Contrary to what you may have heard, the largest May Day march was this one—the rally for immigrant rights. Dana Laurent and David Perez, two members of Mayor Ed Murrays Immigrant Rights Voting Taskforce, say there are concrete ways to improve immigrant voting in Seattle. (Though they dismiss former Mayor Mike McGinns suggestion that we give non-citizens the right to vote as unrealistic at this time.)
Contrary to what you may have heard, the largest May Day march was this one—the rally for immigrant rights. Dana Laurent and David Perez, two members of Mayor Ed Murray's Immigrant Rights Voting Taskforce, say there are some concrete ways to improve troubling immigrant voting rates in Seattle. (Though they dismiss former Mayor Mike McGinn's suggestion that we give non-citizens the right to vote, describing it as unrealistic at the moment.) Alex Garland

In spite of what many media outlets tried to have you believe about May Day, the largest May Day march was a peaceful rally on behalf of immigrant rights this year. Immigrant rights activists have been marching since 2006 across the nation, chanting “Si, se puede!” and calling for equal treatment. For us, this chant harkens to the most fundamental right of all: the right to vote.

For the foreign-born population in Seattle, the number of eligible voters who turn out to vote is dismally low, often about 20 percent less than the overall voter population in Seattle. In 2013, close to 58 percent of eligible voters turned in ballots in Seattle—but less than 33 percent of eligible immigrant voters turned in a ballot.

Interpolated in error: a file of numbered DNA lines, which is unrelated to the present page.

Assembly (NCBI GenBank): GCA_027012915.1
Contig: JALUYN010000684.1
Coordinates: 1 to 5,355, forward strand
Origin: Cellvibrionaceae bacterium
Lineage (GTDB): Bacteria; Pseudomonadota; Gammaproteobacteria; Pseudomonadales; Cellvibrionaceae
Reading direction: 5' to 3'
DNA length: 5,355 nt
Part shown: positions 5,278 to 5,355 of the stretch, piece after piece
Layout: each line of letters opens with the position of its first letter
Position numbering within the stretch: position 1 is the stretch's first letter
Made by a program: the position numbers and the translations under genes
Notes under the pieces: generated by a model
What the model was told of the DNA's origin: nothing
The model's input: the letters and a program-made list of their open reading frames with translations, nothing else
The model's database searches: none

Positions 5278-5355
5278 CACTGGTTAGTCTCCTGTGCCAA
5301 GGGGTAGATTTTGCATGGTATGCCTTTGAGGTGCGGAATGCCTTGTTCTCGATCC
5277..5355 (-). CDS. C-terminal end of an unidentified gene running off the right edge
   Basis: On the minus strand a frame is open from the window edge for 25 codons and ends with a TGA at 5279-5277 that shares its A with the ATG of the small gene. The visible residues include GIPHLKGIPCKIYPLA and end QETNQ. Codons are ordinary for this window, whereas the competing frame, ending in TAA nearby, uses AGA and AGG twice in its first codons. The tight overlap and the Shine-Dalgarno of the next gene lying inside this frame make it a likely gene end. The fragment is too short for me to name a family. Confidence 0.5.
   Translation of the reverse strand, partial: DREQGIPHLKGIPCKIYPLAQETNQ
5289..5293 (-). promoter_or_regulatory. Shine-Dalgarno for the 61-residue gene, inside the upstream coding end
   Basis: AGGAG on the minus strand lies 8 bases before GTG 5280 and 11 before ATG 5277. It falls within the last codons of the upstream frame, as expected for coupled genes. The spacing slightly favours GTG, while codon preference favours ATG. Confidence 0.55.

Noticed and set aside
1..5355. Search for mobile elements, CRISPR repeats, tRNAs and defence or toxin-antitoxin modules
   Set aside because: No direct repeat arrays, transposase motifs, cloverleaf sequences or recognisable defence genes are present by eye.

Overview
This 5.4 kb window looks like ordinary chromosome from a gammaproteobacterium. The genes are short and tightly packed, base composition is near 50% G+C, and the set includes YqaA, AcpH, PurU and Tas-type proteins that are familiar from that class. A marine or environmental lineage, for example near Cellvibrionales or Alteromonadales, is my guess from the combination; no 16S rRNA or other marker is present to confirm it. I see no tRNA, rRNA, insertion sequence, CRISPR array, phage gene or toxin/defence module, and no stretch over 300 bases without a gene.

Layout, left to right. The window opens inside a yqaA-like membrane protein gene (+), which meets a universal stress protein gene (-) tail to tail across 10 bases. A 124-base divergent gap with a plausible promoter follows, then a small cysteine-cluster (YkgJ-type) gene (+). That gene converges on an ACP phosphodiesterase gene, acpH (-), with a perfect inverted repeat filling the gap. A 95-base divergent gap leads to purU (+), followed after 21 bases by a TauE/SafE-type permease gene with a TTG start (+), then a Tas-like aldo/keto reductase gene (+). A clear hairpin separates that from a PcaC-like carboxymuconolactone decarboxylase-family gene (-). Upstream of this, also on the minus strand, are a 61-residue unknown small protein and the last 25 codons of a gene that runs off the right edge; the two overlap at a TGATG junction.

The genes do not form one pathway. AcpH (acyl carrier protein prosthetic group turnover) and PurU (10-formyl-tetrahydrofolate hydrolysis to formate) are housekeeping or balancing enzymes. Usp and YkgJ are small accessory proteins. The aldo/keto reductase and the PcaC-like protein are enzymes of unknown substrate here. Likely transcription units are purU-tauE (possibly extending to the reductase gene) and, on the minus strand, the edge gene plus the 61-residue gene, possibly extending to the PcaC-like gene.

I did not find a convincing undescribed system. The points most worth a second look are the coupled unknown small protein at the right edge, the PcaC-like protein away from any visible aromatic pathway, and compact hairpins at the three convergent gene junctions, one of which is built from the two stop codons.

Why are immigrants who are otherwise eligible to vote participating in our democracy at about half the rate of the overall population?

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Hundreds in Olympia Protest Shooting of Two Unarmed Black Males; Cops Keep a Low Profile

Protesters at Woodruff Park in Olympia.
Protesters at Woodruff Park in Olympia. Charles Mudede

A large crowd of people (yes, mostly students but also remarkably diverse), gathered at 6 p.m. this evening, at Woodruff Park, to protest the shooting of two black males by a white police officer, Ryan Donald. The incident happened last night, after Andre Thompson, 24, and his stepbrother, Bryson Chaplin, 21, allegedly attempted to steal beer from a Safeway. The officer's story, as relayed by the Olympia police department, is basically this: He spotted the suspects, he confronted them, he was attacked, he shot one, both fled into the woods, and, after a moment, returned for more. He shot the other at that point.

The general opinion of those speaking out at the park, and later the police station, where the protesters marched to at around 8 pm, was that the shooting had everything to do with race. Many of the people I talked to were just appalled that so much force was used on such a petty crime; many, both black and white, felt it was the same old, same old. Some, like Talib, a black American originally from New Jersey, thought the whole thing would be forgotten by the morning. "There have been protests about this and no one showed up," he said. "But now it's in your town, people show up. You have to care about this shit all the time. Not only when it's on your town."